In our case, the only creatures awaiting our arrival were a raft of ducks and a few ragged seagulls.
Very, very quiet
The scale of our surroundings began to sink in as the exhaust noise from Johnny’s engines faded in the distance. Overhead, fluffy white clouds drifted through an achingly blue sky. At water’s edge, thick green forests marched away over low, indistinct hills. Then there was the lake itself, limpid blue, ruffled by a gentle breeze and shimmering like a sexy sequin dress.
The silence was profound. No airplanes, no traffic sounds and no voices. The loudest noise was small waves lapping at the shore.
Eager to make time while calm conditions held, we loaded our gear into the 16-foot canoe and began paddling into the southeast arm of Yellowstone Lake.
Back in ’88, we confined ourselves to the smaller, south arm. At one point on that trip, we hiked across the base of the promontory and caught our only glimpse of the southeast arm. The memory of that reconnaissance – with a long, greedy gaze at the inlet of the Yellowstone River and the wild Thorofare region beyond – has lingered in my mind’s eye ever since.
This time, the southeast arm was the major attraction – not just a sideshow. Eager to get moving, Scott and I put muscle to paddle and reached our first campsite, about a third of the way down the southeast arm, in a little less than an hour.
Mosquitoes, by the millions
Life is full of trade-offs, and an extended paddle tour of Yellowstone Lake is no exception. In May, the lake is covered in ice. In June, the ice breaks up. In July, the bugs are bad. In August, the smoke from nearby forest fires is bad. In September, the days are getting colder. In October, the days are definitely short and cold.
So the long, warm days of early July were plagued by clouds of bloodthirsty mosquitoes. The only good news for grizzled old dudes in their 60s is that mosquito bites don’t sting much, the sting doesn’t last long, and the urge to scratch is usually overridden by a tolerance for minor irritation. In other words, a lifetime of abusing one’s skin finally begins to pay dividends.
Other airborne visitors included pelicans, which touched down in the water like lumbering jumbo jets. Ducks also came and went, and we occasionally heard the bizarre cawing of a sandhill crane.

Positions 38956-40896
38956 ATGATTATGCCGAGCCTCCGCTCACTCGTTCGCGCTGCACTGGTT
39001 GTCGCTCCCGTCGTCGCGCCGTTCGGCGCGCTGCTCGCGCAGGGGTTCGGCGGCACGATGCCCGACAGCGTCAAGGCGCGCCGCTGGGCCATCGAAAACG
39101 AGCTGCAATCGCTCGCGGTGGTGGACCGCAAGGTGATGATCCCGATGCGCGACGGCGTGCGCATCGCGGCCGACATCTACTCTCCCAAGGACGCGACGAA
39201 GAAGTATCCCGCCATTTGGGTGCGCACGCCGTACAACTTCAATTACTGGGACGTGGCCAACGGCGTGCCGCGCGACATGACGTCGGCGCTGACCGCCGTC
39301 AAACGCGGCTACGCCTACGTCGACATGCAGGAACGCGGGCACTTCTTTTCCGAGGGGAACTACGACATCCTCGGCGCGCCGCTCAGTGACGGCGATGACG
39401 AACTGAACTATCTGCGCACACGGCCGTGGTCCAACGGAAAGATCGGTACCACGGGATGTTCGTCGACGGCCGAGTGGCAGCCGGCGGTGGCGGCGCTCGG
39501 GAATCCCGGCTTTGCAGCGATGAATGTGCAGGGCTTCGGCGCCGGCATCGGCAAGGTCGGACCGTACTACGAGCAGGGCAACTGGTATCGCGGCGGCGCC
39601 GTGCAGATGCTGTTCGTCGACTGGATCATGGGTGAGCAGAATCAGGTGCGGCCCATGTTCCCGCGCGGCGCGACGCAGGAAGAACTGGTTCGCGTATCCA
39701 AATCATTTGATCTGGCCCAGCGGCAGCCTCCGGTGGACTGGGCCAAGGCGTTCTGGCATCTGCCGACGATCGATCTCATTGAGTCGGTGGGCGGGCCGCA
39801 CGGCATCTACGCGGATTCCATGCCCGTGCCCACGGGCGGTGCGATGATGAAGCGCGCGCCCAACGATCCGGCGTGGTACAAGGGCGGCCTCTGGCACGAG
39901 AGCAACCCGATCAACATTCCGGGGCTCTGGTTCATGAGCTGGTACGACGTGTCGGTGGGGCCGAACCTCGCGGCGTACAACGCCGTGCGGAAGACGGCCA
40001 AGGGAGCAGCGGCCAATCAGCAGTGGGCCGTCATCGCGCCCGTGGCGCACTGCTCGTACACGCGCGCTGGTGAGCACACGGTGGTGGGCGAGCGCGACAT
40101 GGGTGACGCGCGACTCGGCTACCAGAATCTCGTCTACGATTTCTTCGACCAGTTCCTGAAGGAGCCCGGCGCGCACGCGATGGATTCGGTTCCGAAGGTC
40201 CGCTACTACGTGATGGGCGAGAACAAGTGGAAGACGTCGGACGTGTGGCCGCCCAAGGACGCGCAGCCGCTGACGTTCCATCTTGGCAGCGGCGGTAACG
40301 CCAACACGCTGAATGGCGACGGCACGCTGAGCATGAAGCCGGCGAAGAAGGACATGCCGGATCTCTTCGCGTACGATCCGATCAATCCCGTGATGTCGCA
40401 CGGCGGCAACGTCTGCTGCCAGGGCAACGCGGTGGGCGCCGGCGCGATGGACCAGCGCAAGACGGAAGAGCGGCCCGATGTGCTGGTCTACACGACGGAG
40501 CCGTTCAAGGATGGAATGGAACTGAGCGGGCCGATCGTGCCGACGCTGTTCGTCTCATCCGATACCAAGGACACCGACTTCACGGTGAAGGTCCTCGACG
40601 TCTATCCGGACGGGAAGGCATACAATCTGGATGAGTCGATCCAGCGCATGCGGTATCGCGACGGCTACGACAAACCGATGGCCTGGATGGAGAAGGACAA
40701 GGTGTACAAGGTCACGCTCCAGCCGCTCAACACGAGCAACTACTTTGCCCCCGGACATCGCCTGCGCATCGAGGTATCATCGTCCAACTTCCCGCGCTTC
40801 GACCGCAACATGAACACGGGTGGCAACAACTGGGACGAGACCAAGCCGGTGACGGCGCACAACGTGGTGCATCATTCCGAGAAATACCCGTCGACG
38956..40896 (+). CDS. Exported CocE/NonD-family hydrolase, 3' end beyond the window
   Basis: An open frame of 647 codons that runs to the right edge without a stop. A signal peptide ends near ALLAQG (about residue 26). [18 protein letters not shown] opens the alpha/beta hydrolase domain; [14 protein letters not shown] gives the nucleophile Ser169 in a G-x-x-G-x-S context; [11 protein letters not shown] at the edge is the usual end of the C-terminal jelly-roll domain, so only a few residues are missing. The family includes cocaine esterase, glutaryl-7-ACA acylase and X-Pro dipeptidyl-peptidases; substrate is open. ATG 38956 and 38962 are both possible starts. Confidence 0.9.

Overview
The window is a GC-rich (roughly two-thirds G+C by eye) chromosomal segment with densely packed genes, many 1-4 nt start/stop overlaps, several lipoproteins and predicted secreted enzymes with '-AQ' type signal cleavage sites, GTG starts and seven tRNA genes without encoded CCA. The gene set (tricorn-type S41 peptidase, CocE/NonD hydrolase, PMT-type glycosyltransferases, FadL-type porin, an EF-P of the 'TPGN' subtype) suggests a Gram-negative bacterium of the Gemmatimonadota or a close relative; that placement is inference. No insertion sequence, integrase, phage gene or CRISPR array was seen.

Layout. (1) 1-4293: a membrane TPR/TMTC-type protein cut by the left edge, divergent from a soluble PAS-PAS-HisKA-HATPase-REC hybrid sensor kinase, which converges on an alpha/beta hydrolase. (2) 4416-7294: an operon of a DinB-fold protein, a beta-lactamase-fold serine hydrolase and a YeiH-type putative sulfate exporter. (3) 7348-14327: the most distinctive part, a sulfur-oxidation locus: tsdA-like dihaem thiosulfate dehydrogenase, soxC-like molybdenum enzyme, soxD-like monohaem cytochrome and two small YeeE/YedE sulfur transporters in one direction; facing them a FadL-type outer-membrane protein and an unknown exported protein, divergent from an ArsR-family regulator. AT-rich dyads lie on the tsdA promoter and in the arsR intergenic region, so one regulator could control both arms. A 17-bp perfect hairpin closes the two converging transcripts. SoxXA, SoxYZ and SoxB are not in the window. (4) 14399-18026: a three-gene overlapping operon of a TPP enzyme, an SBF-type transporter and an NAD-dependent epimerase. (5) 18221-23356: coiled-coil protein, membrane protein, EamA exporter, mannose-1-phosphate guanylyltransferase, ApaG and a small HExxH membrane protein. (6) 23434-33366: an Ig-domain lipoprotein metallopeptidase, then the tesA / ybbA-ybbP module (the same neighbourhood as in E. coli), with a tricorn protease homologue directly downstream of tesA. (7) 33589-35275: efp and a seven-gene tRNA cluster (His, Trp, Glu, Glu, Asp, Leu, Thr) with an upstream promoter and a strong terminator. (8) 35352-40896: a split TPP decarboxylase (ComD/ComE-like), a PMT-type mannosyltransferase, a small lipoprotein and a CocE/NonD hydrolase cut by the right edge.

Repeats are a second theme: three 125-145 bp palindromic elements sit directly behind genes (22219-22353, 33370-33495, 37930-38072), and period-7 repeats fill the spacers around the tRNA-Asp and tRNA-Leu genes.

Our first camp was situated next to a field of dazzling lupine, interspersed with mountain bluebells. The colors were stunning, and their backcountry perfume hung thick in the air.
I’d reserved the campsite weeks in advance, but our backcountry permit – issued that day – tersely noted, “Pit toilet unusable.” Fortunately, the steel bear box for food storage was in good working order, so we didn’t need to hoist our food and cooking equipment into a bear hang that night.
Discovering that our toilet was offline was a minor annoyance, but the backcountry permit had even worse news about our next camp – in the farthest corner of the southeast arm. Though there were no restrictions when I booked the site, our backcountry permit stated bluntly: “No travel from campsite 5/15-7/14.”
That discovery changed everything, because the southeast arm is more than 7 miles long and 3 miles wide at its base. It would be a long, hard slog to reach that next campsite and being confined there, presumably because of bear activity, didn’t sound like fun.
So our six-day trip morphed into a four-day trip, and the days ran together and thickened in a collage of images and observations.
There was plenty of time to inspect cloud formations, which ranged from light and whimsical to dark and ominous. Now and then, the smell of sulfur from a dead thermal feature wafted over from the east shore of the lake.
Spring arrives late at 7,700 feet, so the Engelmann spruce and subalpine fir were releasing thick clouds of pollen. After a gusty night, windward shores of the lake were hemmed with lurid bands of floating yellow pollen – nature’s own bathtub ring.
In shallow water, shimmering ripples of sunlight danced across the bottom like spectral waves across an oscilloscope. At night, zillions of stars twinkled and shone in the dark sky.
Given the distances involved, powerboats rarely venture into the arms of Yellowstone Lake, so the solitude is deep and constant.
Finally, there is the lake itself – with virtually no human development on its 141 miles of shoreline. It’s a view of America as it used to be, and how often does anyone get to see that?